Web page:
4 Ways to Identify Generalized Anxiety Disorder in Yourself
All people are occasionally anxious and worried. Some people, however, experience anxiety to a degree that they are diagnosed with generalized anxiety disorder (GAD). There may also be physical symptoms that accompany the emotional ones.
Symptoms of GAD
If anxiety has become a problem for you and you wonder if you may be experiencing GAD, symptoms to note include the following:
- Intensity – People who suffer from GAD generally feel a level of anxiety that is more intense than the situation would normally warrant. The strength of the anxiety may wax and wane. Sometimes people are able to carry on their normal activities, but sometimes the anxiety is intense enough to interfere with daily life. The anxiety is often strong enough that it interferes with other mental processes. Concentration may become difficult. The Mayo Clinic notes that people may feel that their minds go blank. Decision-making may be difficult both because of concentration difficulties and because of anxiety about making the wrong choice. The intensity of the anxiety can cause irritability. People with GAD tend to startle easily and have trouble relaxing.
- Duration – GAD is diagnosed when excessive worry about everyday events has lasted for at least six months. Although it is common for GAD to begin during adolescence or young adulthood, people may develop it at any age. It tends to develop slowly and grow over time. The National Institute of Mental Health (NIMH) notes that the average age of onset is 31 years old. The worry about each individual concern may also persist longer than is normal. When people who experience GAD begin to worry about an issue, it is very difficult for them to let go of the obsessive thoughts about the topic and focus their minds on something else.
- Extent – People with GAD experience a wide range of concerns. Common worries concern health, relationships, money and job or school performance. People may also worry about many other things that are less likely to directly affect them such as the possibility of war or a natural disaster. They may worry about the safety of people they love, even absent any clear obvious danger. Sometimes people simply feel a free-floating sense of anxiety that does not seem to be tied to any one particular issue.
- Physical symptoms – The physical symptoms that may be part of GAD include insomnia, headaches, fatigue, muscle tension and pain, nausea, diarrhea, sweating, trembling, lightheadedness, breathlessness and hot flashes. The NIMH states that it is common for people to first visit a doctor for physical symptoms of the disease such as headaches and insomnia. They note that it can take some time for doctors to verify that the symptoms are not caused by another condition and to diagnosis GAD. In addition to other physical conditions, symptoms of GAD can mimic other mental health disorders as well such as obsessive-compulsive disorder, panic disorder and other types of anxiety. It is also possible for multiple physical and mental health conditions to co-exist.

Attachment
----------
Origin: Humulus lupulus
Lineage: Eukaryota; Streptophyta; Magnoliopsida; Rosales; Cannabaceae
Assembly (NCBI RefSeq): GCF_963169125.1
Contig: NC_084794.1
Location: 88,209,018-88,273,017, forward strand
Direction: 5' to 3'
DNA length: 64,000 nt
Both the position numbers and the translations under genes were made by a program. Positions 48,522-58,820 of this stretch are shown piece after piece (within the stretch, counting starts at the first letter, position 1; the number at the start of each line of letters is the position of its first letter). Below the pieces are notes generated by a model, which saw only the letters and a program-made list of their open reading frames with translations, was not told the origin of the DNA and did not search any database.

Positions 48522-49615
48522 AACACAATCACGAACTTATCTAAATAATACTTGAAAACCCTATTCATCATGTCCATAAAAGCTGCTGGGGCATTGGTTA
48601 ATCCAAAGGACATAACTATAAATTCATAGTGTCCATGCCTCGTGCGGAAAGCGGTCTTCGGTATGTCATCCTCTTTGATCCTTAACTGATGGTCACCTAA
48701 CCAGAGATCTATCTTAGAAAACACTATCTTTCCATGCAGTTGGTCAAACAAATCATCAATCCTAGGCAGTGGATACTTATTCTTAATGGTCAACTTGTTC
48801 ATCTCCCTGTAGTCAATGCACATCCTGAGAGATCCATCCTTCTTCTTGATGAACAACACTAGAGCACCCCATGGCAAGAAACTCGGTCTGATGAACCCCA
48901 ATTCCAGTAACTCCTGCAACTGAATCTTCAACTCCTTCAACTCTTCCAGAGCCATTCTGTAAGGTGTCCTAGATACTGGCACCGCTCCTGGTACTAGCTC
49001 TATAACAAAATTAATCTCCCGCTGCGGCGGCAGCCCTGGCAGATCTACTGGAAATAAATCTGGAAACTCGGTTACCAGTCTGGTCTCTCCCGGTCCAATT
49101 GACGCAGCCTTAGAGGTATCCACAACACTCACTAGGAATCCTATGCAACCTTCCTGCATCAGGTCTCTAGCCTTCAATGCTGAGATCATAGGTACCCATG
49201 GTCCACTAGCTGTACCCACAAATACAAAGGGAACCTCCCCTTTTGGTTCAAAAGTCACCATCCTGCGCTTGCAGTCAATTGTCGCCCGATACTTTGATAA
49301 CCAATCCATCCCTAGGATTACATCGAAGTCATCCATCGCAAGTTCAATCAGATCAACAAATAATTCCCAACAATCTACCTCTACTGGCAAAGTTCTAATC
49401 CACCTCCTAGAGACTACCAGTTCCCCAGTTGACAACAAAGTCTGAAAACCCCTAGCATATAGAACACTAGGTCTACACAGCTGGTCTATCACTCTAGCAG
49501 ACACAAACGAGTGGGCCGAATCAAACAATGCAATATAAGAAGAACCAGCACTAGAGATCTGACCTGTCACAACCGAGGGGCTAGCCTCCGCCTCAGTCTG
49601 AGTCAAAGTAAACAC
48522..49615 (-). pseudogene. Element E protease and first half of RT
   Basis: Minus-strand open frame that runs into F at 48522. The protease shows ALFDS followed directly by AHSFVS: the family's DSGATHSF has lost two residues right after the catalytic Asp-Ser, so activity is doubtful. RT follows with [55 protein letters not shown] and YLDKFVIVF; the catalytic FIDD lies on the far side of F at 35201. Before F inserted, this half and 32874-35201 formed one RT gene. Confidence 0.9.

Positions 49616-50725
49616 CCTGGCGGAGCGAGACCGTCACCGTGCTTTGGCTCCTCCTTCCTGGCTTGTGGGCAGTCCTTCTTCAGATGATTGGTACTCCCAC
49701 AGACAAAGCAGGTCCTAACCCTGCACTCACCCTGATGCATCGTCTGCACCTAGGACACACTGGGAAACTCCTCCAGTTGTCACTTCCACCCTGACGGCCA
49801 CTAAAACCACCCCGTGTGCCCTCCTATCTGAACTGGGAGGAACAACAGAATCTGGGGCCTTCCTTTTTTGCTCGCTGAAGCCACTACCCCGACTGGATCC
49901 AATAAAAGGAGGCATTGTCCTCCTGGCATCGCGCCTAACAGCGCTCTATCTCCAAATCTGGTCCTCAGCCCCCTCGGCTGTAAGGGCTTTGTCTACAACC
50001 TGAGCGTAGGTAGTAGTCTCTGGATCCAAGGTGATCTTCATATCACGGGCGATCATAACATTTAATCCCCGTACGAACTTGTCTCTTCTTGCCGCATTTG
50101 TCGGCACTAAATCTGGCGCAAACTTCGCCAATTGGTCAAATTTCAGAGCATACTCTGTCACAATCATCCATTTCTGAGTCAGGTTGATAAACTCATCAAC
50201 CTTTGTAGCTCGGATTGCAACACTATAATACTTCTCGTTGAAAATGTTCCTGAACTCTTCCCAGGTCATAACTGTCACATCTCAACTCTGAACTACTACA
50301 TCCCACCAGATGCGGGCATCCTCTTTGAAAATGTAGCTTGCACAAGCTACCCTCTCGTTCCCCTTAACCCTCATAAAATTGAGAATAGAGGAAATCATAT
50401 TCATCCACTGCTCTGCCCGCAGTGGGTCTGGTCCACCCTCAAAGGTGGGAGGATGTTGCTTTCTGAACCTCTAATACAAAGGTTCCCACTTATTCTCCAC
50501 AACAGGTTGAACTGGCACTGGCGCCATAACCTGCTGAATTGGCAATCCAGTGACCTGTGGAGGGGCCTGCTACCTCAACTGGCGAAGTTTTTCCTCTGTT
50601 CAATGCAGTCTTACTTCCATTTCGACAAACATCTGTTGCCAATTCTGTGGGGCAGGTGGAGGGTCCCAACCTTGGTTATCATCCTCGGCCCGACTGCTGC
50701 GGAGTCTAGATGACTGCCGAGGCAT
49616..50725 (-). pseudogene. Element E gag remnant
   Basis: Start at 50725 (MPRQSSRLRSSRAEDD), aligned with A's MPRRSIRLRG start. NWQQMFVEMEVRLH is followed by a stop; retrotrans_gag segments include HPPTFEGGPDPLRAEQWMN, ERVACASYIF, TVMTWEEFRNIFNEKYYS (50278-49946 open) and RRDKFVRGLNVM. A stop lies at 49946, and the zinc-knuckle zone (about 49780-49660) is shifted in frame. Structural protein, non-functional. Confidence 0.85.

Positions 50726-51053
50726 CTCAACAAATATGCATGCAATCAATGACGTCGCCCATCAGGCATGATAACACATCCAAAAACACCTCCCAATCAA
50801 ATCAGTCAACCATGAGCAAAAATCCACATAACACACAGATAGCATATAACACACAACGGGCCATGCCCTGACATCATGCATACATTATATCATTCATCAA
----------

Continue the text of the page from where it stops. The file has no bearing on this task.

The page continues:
Causes of GAD
The cause of GAD is not fully understood, but a number of factors may influence its development. The medical website WebMD notes that genetics may play a role with some studies suggesting that a family history of the disorder will increase an individual’s risk of developing it. They also note that the disease is associated with abnormal functioning of certain nerve cell pathways, which may not run efficiently. Factors related to personal history, such as trauma and stress, may also contribute to GAD.
GAD and substance abuse may inter-relate. Anxiety can lead to substance abuse, and substance abuse like to drugs such as clonazepam can contribute to anxiety. Almost every psychoactive substance can cause anxiety either as an intoxication effect or a withdrawal symptom. Anti-anxiety medications can themselves cause significant rebound anxiety when they are stopped.
Treatment for GAD
Treatment for GAD can involve medication, psychotherapy or both. Medications may include anti-anxiety medications and antidepressants. Anti-anxiety medications may work quickly but are not generally advised for long-term use. Anti-depressant medication may take longer to work but are generally considered safer over the long term.
The most common type of psychotherapy for GAD is Cognitive Behavior Therapy (CBT). This involves recognizing and evaluating beliefs and thoughts that lead to feelings and behaviors. Thoughts are examined for validity and discarded when they are not found to be true or helpful.
The best outcomes for people who suffer from both GAD and addiction to drugs like clonazepam are achieved when they are treated in a coordinated and integrated manner, preferably within the same treatment facility. If you are in need of quality integrated treatment, we can help you find it. Our toll-free helpline is available 24 hours a day and is staffed with knowledgeable and caring consultants who can answer your questions. They can even check your insurance coverage for you if you wish at no cost or obligation. Call now, and find your recovery path.